Lively Tales About Dead Teams

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1996-2001 Florida Bobcats

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Arena Football League (1996-2001)

Born: December 1995 – The Miami Hooters relocate to West Palm Beach, FL
Folded: 2001


Team Colors: Teal, Black & Silver


Arena Bowl Championships: None


The Florida Bobcats were a sad sack Arena Football League outfit that wandered in the wilderness for a decade in the notorious pro sports graveyard of Southern Florida.  Ownership squabbles and building problems plagued the franchise throughout its existence and the team was reliably terrible in competition, posting ten consecutive losing seasons.

The Bobcats’ origin dates back to March 1992 and a proposed expansion club called the Los Angeles Wings.  The franchise never played a down in Los Angeles, drifted through Northern California for a single season (1992) as the Sacramento Attack, and later turned up in Miami, named for the Hooters restaurant chain.  Depending on your worldview, the Miami Hooters (1993-1995) were either the world’s first men’s professional team named after large boobs, or the second one named after owls.*

Florida BobcatsWest Palm Beach real estate investor Bruce J. Frey bought the club from Hooters exec Dave Lageschulte in September 1995 and re-branded as the Florida Bobcats.  Frey’s original investment partner in the Bobcats was Lowell “Bud” Paxson, co-founder of the Home Shopping Network.  Frey and Paxson hoped to put together a South Florida sports empire consisting of the Bobcats, a minor league hockey team and the planned Miami expansion franchise for Major League Soccer.  But the MLS franchise went to a rival bidder, the hockey effort stalled and Frey and Paxson soon had a falling out.

For their first three seasons, the Bobcats played in the tiny 5,000 West Palm Beach Auditorium, AKA the Leaky Teepee.  The building was by far the smallest in the AFL and it was viewed as a temporary venue until Frey and the AFL could help persuade the West Palm Beach city elders to build a 12,000 – 15,000-seat arena.  In 1997, the league scheduled a number of the Bobcats “home” games in neutral sites around the country, rather than play in West Palm Beach.  In 1998, the Bobcats were booted out of the Auditorium midway through the season after the city sold the building to the Jehovah’s Witnesses.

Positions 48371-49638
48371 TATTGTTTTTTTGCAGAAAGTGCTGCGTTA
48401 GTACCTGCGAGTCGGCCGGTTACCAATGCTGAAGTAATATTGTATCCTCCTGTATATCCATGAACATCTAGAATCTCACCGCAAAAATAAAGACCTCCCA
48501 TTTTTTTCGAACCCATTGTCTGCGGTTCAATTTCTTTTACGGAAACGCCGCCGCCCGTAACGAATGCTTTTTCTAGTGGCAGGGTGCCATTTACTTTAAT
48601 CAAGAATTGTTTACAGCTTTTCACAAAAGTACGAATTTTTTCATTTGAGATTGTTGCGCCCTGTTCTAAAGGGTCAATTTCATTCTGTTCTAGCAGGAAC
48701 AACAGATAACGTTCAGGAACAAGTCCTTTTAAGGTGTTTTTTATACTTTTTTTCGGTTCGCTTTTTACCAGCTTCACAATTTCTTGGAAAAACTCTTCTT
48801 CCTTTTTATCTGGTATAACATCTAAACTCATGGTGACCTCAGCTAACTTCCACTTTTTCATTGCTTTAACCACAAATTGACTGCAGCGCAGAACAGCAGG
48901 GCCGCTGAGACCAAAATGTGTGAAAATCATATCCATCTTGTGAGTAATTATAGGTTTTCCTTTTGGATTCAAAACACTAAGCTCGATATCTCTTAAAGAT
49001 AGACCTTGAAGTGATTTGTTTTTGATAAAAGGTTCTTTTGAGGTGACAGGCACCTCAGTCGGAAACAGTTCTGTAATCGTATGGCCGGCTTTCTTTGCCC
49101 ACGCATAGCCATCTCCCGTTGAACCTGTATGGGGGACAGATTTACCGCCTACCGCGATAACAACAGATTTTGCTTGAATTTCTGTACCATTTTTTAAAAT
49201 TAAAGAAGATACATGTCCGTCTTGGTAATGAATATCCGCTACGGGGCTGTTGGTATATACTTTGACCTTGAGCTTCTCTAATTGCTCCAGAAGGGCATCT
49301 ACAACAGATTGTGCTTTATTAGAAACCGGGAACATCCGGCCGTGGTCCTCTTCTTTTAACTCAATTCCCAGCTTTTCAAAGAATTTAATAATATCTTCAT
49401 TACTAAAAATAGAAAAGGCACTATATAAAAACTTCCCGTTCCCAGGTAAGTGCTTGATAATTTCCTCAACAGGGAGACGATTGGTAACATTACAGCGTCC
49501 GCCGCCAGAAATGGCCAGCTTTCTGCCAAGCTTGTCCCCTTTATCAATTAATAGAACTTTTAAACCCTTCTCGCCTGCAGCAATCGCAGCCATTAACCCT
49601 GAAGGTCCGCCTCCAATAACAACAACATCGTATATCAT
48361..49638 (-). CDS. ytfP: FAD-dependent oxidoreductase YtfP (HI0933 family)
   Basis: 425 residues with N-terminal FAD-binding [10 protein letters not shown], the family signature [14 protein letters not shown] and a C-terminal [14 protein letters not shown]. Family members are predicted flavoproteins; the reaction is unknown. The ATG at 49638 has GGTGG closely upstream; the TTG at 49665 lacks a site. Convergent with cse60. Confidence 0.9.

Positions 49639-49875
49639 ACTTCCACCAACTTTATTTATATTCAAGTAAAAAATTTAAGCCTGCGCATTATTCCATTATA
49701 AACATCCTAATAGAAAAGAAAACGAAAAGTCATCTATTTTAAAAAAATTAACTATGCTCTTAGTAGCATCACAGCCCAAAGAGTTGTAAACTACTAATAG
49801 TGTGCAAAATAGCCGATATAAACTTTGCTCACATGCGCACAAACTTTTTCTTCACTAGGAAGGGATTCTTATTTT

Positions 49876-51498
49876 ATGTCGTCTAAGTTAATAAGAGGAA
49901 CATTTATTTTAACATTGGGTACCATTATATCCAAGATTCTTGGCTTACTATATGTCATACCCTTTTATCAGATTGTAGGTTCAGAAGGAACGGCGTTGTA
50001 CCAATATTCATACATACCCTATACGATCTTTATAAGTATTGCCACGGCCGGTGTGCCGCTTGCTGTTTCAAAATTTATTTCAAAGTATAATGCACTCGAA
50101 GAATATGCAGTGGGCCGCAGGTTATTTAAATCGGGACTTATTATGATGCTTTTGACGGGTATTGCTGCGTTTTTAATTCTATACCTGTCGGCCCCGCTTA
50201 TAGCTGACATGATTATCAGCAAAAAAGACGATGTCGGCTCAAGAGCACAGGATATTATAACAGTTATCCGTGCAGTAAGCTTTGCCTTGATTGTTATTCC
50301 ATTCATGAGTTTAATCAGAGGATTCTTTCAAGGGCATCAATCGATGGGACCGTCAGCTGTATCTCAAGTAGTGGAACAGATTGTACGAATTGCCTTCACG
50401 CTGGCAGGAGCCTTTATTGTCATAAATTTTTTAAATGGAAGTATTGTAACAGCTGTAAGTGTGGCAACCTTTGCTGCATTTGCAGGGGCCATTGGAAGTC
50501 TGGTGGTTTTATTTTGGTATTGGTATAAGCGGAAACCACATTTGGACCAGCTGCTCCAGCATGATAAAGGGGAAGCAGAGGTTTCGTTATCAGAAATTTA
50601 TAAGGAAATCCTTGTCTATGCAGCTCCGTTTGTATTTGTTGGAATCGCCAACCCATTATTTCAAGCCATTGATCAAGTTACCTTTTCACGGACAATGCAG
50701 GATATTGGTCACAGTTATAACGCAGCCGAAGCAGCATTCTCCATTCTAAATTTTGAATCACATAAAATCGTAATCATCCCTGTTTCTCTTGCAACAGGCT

The Bobcats finally moved into the brand new 18,000-seat National Car Rental Center for the 1999 season.  The huge building only highlighted the community’s disinterest in the Bobcats.  On May 3, 2011,  the Bobcats announced the smallest crowd in the 22-year history of the original Arena Football League when 1,154 fans showed up for a game against the Los Angeles Avengers.  In classic Bobcats fashion, the team chose this night to pull out one of their rare victories.  Their overall record during the Florida years was 25-59.

From a football perspective, the most noteworthy Bobcat was probably quarterback Fred McNair, older brother of NFL All-Pro Steve McNair of the Tennessee Titans.  McNair took most of the snaps for Florida over four seasons from 1996 to 2000.

Dating back to the Hooters days, the franchise also had a knack for attracting high-profile troubled players.  In 1994, the Hooters signed former Miami Dolphins All-Pro receiver Mark Duper, whose late career was dogged by drug suspensions and criminal indictments.  The Hooters also featured lineman John Corker, a prodigiously talented defensive lineman whose NFL career was derailed by a voracious cocaine habit.  Corker’s career ended in 1995 and he spent parts of the next decade homeless, before seeming to turn his life around, as described in this 2012 New York Times profile.  In 2001, the Bobcats signed toxic draft bust running back Lawrence Phillips, who bounced out of the NFL two years earlier, but was still only 25 years old.  Phillips’ signing made headlines, but he vanished from Bobcats training camp less than a week later. He never played a down in Arena Football.  Phillips is currently serving a 25-year sentence in California state prison.

The Bobcats finally folded after the 2001 season.

*The Chicago Owls (1968-1969) of the Continental Football League were the other, if you’re keeping score at home.


Florida Bobcats Memorabilia



Arena Football League Media Guides

Arena Football League Programs

Florida Bobcats All-Time Results & Statistics on




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